I’m pretty sure that this is the most frustrating part of the whole MTHFR shebang. Not the crazy symptoms, the issues if we take too much methylfolate, the dietary changes, or the problems we have from MTHFR in the first place, but the tooth-grindingly frustrating requirement for patience.
I am not a patient person. My nature is to rush headlong into everything, and consequences be damned. It’s actually a family trait – my grandfather once rear-ended a moving vehicle the highway because they weren’t going fast enough. Of course, both vehicles were land-yachts, as was the norm at the time, so the worst that came of it was a very startled driver in the other car. My mother physically can’t stand still, and if there are more than two people standing in one place then it’s a line, and she’s not interested.
My family is not good at resting on our literal or proverbial laurels.
Interestingly, this is a trait shared with many MTHFR folks, which always makes me question whether the universe actually is some giant cosmic joke – a huge “gotcha!” situation in which every human is required to muscle through the tasks that are the hardest for them as individuals to tolerate. It certainly seems to be the case with MTHFR, because so many of us like to push forward and push through, and we are generally capable of doing so.
In general, MTHFR folks fall into two categories, or basic states. Those are overmethylators and undermethylators. If you don’t remember what I’m talking about, this is your MTHFR basic state and represents the two halves of the MTHFR coin. Both faces of this coin have many commonalities, but the differences come down to whether your body likely overmethylates your DNA or undermethylates it. Another way to look at the whole thing is by looking at your histamine levels. Both sides of this coin react to lots of things in the outside world, but undermethylators react in a high histamine way – picture sneezing, hives, watery nose, itchy eyes. Overmethylators react in a low histamine way – think constantly blocked nose, allergy headaches or muscle pains, chemical sensitivites. This idea was proposed and researched by Dr. Wash of the Walsh Research Institute. To brush up on the basics, follow this link to S1E16 on MTHFR basic states.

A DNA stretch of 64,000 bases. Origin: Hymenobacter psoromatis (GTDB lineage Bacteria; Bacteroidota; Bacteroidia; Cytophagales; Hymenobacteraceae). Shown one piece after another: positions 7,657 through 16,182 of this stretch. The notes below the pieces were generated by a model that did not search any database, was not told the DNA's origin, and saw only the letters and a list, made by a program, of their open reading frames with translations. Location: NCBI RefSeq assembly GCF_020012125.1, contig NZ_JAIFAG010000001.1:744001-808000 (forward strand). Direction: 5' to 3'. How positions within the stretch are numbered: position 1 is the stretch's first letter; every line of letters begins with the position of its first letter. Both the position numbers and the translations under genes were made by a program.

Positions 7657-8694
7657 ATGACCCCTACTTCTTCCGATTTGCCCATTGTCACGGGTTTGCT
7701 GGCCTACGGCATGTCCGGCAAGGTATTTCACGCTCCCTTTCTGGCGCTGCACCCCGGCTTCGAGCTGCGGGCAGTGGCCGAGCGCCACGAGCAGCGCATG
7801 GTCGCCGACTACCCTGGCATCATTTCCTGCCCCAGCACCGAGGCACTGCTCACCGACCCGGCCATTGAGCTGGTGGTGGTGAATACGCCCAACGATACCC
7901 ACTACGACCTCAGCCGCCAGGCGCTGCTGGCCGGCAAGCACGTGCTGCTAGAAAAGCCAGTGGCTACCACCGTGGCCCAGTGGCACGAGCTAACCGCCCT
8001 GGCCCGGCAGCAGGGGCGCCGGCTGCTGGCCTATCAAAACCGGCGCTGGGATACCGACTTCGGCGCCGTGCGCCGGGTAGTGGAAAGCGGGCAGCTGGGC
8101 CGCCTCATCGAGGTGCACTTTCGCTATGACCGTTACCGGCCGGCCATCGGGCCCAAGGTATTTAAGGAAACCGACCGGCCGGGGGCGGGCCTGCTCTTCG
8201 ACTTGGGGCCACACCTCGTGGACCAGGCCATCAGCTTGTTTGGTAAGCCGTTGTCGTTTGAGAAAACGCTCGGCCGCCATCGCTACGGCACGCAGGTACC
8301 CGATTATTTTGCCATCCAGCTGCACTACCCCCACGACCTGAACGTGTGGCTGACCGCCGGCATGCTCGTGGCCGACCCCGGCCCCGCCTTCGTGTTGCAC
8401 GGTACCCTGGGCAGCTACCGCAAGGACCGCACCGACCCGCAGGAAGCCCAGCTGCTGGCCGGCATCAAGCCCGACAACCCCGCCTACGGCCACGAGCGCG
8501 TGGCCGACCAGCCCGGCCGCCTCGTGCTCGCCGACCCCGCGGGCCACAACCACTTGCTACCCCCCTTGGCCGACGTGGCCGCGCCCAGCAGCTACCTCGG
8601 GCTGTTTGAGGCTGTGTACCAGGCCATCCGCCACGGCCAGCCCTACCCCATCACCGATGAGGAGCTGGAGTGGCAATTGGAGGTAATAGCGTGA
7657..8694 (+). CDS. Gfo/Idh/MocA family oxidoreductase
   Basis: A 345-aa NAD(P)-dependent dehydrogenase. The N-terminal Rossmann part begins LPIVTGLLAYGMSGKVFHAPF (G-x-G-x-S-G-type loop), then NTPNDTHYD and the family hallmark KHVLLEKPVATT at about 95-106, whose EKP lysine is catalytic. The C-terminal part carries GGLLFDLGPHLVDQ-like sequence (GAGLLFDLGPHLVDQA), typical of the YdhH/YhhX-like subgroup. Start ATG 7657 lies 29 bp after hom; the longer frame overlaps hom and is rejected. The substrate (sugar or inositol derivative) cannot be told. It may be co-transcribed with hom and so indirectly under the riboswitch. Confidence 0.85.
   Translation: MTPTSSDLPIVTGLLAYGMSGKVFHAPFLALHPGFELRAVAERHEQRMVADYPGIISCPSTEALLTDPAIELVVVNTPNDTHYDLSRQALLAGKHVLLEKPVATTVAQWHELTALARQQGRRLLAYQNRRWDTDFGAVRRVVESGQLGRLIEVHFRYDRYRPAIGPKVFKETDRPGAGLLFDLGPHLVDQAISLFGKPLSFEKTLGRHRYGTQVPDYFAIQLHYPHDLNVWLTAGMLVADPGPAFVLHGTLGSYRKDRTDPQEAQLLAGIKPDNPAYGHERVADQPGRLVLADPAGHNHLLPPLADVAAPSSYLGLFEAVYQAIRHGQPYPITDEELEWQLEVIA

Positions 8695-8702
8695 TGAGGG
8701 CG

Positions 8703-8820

Overmethylating MTHFR folks are known to push themselves through all manner of agony for their passion project of the moment. Typically, it is some kind of activism, some sort of making the world better, something that helps others, or an art form they are offering to the world. It could be a skill taken to the level of art or anything these amazing MTHFR folks choose to push forward. If you want more detail on overmethylation, check S1E31 which did a deep dive into the state of overmethylators.